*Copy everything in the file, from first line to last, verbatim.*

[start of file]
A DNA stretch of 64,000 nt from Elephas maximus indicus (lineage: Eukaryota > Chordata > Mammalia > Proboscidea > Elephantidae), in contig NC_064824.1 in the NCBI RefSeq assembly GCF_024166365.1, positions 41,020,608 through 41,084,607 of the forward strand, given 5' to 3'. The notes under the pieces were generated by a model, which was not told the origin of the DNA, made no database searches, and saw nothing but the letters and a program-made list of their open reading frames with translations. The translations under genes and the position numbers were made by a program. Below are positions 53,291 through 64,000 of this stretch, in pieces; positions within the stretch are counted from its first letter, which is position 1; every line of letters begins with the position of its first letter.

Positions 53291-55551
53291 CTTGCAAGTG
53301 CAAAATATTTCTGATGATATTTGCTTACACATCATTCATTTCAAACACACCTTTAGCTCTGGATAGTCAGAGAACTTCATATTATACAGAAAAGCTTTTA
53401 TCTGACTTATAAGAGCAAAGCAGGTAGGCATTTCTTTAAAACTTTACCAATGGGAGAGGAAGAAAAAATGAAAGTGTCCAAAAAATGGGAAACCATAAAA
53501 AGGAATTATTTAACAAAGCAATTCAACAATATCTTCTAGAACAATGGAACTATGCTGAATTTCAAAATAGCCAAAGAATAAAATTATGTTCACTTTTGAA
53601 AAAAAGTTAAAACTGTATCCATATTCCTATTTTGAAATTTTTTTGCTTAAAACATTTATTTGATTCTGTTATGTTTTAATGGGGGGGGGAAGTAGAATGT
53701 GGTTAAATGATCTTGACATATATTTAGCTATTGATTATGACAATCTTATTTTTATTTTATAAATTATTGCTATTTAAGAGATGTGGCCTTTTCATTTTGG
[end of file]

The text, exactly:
A DNA stretch of 64,000 nt from Elephas maximus indicus (lineage: Eukaryota > Chordata > Mammalia > Proboscidea > Elephantidae), in contig NC_064824.1 in the NCBI RefSeq assembly GCF_024166365.1, positions 41,020,608 through 41,084,607 of the forward strand, given 5' to 3'. The notes under the pieces were generated by a model, which was not told the origin of the DNA, made no database searches, and saw nothing but the letters and a program-made list of their open reading frames with translations. The translations under genes and the position numbers were made by a program. Below are positions 53,291 through 64,000 of this stretch, in pieces; positions within the stretch are counted from its first letter, which is position 1; every line of letters begins with the position of its first letter.

Positions 53291-55551
53291 CTTGCAAGTG
53301 CAAAATATTTCTGATGATATTTGCTTACACATCATTCATTTCAAACACACCTTTAGCTCTGGATAGTCAGAGAACTTCATATTATACAGAAAAGCTTTTA
53401 TCTGACTTATAAGAGCAAAGCAGGTAGGCATTTCTTTAAAACTTTACCAATGGGAGAGGAAGAAAAAATGAAAGTGTCCAAAAAATGGGAAACCATAAAA
53501 AGGAATTATTTAACAAAGCAATTCAACAATATCTTCTAGAACAATGGAACTATGCTGAATTTCAAAATAGCCAAAGAATAAAATTATGTTCACTTTTGAA
53601 AAAAAGTTAAAACTGTATCCATATTCCTATTTTGAAATTTTTTTGCTTAAAACATTTATTTGATTCTGTTATGTTTTAATGGGGGGGGGAAGTAGAATGT
53701 GGTTAAATGATCTTGACATATATTTAGCTATTGATTATGACAATCTTATTTTTATTTTATAAATTATTGCTATTTAAGAGATGTGGCCTTTTCATTTTGG